During his 30 years as Bishop, Cardinal Kim gave much hope both to the Church in Korea and to Korean society. For the three decades since he was ordained as the 12th diocesan Bishop of Seoul on May 29th 1968 he has played a prominent role as spiritual leader of Korean society by being a spokesman in matters of conscience, a voice for the voiceless people and a guardian of the poor and those suffering from human rights abuses and injustice.
    Particularly during the dark decades of the 70's and 80s when military dictatorship reigned, the Korean people were able to march with the torch of democracy thanks to the spiritual support of Cardinal Kim who was a strong advocate of justice and human rights and of human conscience. His 30 years as Archbishop and as an instrument of God working for His kingdom has been in contemporary Korean history a rudder which opened the path to democratization and the reconciliation of the Korean people.
    Even though he retires he will remain as a beacon that shines out in the darkness to the 3.7 million Korean Catholics and all the Korean people.

 

 

 

Cong.Message for Myongdong Cath.

Your Eminence,

    The Holy Father was pleased to learn that on May 29th 1998, Myongdong Cathedral, under the patronage of Mary of the Immaculate Conception, is celebrating the One Hundredth Anniversary of its Consecration.

    On this significant occasion, he gives thanks to God for the many graces He has bestowed upon the faithful of the Archdiocese of Seoul since Catholics first gathered to pray in what was then the house of Thomas Kim Bum-woo. The courageous witness of the first followers of Christ in your land, even to the point of giving their lives, has borne rich fruits in the flowering of the Church in Korea today. The Cathedral stands at the center of the spiritual and liturgical life of the Archdiocese. The material building which is now a hundred years old is the symbol of the Church, the edifice of God(1Cor 3,9), made of living stones(1Pt 2,5).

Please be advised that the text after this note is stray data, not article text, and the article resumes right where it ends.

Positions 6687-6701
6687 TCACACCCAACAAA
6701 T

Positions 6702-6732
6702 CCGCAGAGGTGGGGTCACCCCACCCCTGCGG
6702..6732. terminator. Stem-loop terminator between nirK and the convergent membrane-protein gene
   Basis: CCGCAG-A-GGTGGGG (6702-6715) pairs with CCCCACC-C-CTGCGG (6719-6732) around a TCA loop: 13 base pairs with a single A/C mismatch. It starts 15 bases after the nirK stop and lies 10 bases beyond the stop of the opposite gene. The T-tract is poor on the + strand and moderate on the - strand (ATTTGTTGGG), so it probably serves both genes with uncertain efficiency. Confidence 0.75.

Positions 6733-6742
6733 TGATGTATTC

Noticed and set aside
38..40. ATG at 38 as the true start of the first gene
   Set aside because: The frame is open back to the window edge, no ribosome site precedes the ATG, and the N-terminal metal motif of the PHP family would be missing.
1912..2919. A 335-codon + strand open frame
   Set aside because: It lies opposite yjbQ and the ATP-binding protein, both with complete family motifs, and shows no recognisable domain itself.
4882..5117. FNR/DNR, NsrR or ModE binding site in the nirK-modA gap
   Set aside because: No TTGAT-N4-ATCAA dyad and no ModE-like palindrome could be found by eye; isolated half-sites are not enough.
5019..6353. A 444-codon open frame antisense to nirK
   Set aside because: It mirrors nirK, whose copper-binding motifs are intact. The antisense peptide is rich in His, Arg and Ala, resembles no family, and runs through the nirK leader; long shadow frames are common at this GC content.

It is His Holiness's fervent hope that the anniversary celebrations will be an occasion of renewed commitment to the Church's mission of evangelization. He encourages the priests, religious and laity of the Archdiocese to strive to grow in holiness and in their understanding of the faith, that they may be joyful messengers of the Good News of salvation. He is confident that, through generous service to those in spiritual or material need, the faithful will continue to manifest the authenticity of their Christian faith and love.
    Commending the faithful of the Archdiocese to the Immaculate Heart of Mary, His Holiness cordially imparts the requested Apostolic Blessing.
    I am also happy to have an occasion to express my own prayerful good wishes.

May 14th, 1998
Sincerely yours in Christ,
+ Angelo Card. Sodano
Secretary of State

 

 

 

 

Message on the Forth 'Day for Life'

Message on the Fourth 'Day for Life':

"Life is always good"
(Humanae Vitae, no 34)

On the occasion of the fourth Day for Life, Most Rev. Alexander Sye, president of the committee for family pastoral ministry, issued a message and pointed out the critical situation of widespread anti-life trends in Korean society. Such trends include the practice of euthanasia, suicide and gene manipulation. He called on Korean Catholics to respond to the invitation of the God of life by having a respect and love for life. The following is the full text of the message.

Dear Brothers and Sisters,
    The Day for Life which we celebrate on the last Sunday of May is an invitation from the "God who loves every living thing"(Ws 11,26) at this moment of critical threat to life. Our response to this invitation is pressing when we consider the sad fact of the widespread abuse of freedom, way of thinking centered on technology and science and rampant materialism which separates us from God "who gives life to all things"(1 Tim 6,13) and which puts people to death by distorting their true image of human being.

1. Euthanasia - a Wrong Freedom

    Today, in some countries of the world euthanasia has been legalized and has become a subject of vigorous discussion. Many people have come to consider a life of extreme suffering as worthless and assert that one has the right to choose his or her death by means of euthanasia which is becoming more widespread because of the legal support it gets. However both choosing death as a way to escape from persistent painful sufferings and considering euthanasia as a way of preserving human dignity are based on mistaken ideas of freedom and are acts that deceive human nature. Accepting euthanasia is giving to some people the power to take over the lives of others and to rule over them. This is nothing but the death of true freedom(cf. Humanae Vitae, no. 20). "No one can make an attempt on the life of an innocent person without opposing God's love for the person ... No one is permitted to ask for this act of killing, either for himself or herself or for another person entrusted to his or her care, nor can he or she consent to it, either explicitly or implicitly" (Declaration on Euthanasia, Congregation for the Doctrine of Faith).

2. Increase of Suicide